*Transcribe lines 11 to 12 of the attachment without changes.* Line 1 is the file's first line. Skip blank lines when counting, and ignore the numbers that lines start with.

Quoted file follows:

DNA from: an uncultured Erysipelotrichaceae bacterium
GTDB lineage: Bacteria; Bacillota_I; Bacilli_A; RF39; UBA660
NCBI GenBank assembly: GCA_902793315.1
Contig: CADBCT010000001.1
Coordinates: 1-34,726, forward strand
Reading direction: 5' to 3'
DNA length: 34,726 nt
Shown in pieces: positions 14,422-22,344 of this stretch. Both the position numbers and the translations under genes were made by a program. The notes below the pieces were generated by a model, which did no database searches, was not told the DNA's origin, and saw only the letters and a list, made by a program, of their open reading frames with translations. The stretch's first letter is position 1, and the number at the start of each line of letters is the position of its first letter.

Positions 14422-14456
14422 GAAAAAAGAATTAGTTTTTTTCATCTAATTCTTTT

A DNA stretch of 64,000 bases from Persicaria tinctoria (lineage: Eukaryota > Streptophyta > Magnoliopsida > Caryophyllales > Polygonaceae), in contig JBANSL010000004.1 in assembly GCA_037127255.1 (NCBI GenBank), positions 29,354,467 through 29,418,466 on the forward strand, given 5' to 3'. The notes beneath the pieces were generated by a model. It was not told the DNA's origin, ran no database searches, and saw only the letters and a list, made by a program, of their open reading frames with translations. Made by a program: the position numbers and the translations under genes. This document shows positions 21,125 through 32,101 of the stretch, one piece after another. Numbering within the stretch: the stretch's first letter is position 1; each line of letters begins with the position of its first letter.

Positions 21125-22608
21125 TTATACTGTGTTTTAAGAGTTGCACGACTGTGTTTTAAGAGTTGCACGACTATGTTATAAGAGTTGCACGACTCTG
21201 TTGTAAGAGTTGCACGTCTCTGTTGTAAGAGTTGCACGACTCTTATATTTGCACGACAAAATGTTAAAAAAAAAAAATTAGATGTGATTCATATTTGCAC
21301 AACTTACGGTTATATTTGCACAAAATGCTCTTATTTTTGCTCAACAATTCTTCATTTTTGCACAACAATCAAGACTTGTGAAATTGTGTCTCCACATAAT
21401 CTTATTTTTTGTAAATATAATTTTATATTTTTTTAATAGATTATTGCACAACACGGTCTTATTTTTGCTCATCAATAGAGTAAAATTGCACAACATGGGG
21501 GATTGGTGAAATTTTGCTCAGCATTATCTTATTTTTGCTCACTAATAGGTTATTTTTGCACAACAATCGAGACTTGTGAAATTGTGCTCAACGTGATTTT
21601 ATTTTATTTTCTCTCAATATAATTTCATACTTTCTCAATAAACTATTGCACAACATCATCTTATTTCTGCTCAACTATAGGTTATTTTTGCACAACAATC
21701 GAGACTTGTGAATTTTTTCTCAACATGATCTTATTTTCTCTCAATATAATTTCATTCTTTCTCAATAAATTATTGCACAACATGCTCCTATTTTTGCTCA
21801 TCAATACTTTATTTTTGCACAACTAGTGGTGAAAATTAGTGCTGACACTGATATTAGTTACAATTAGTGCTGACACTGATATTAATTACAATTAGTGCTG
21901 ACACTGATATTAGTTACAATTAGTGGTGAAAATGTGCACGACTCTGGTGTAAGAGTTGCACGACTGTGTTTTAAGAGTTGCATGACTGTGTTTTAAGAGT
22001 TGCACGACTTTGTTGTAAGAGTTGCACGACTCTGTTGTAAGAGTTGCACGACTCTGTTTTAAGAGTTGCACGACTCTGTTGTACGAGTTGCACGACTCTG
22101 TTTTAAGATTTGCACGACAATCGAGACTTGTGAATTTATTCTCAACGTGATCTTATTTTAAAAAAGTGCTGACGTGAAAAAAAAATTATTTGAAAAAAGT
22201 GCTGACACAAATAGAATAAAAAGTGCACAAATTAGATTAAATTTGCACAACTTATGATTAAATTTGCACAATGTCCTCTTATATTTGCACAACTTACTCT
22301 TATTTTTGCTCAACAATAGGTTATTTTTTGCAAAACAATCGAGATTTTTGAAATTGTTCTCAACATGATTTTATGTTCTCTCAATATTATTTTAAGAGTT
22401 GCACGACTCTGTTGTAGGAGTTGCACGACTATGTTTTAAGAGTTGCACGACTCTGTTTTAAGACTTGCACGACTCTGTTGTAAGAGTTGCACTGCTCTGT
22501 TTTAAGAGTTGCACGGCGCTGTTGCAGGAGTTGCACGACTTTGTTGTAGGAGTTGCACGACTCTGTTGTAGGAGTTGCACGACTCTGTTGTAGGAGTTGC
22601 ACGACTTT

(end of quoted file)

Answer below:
A DNA stretch of 64,000 bases from Persicaria tinctoria (lineage: Eukaryota > Streptophyta > Magnoliopsida > Caryophyllales > Polygonaceae), in contig JBANSL010000004.1 in assembly GCA_037127255.1 (NCBI GenBank), positions 29,354,467 through 29,418,466 on the forward strand, given 5' to 3'. The notes beneath the pieces were generated by a model. It was not told the DNA's origin, ran no database searches, and saw only the letters and a list, made by a program, of their open reading frames with translations. Made by a program: the position numbers and the translations under genes. This document shows positions 21,125 through 32,101 of the stretch, one piece after another. Numbering within the stretch: the stretch's first letter is position 1; each line of letters begins with the position of its first letter.

Positions 21125-22608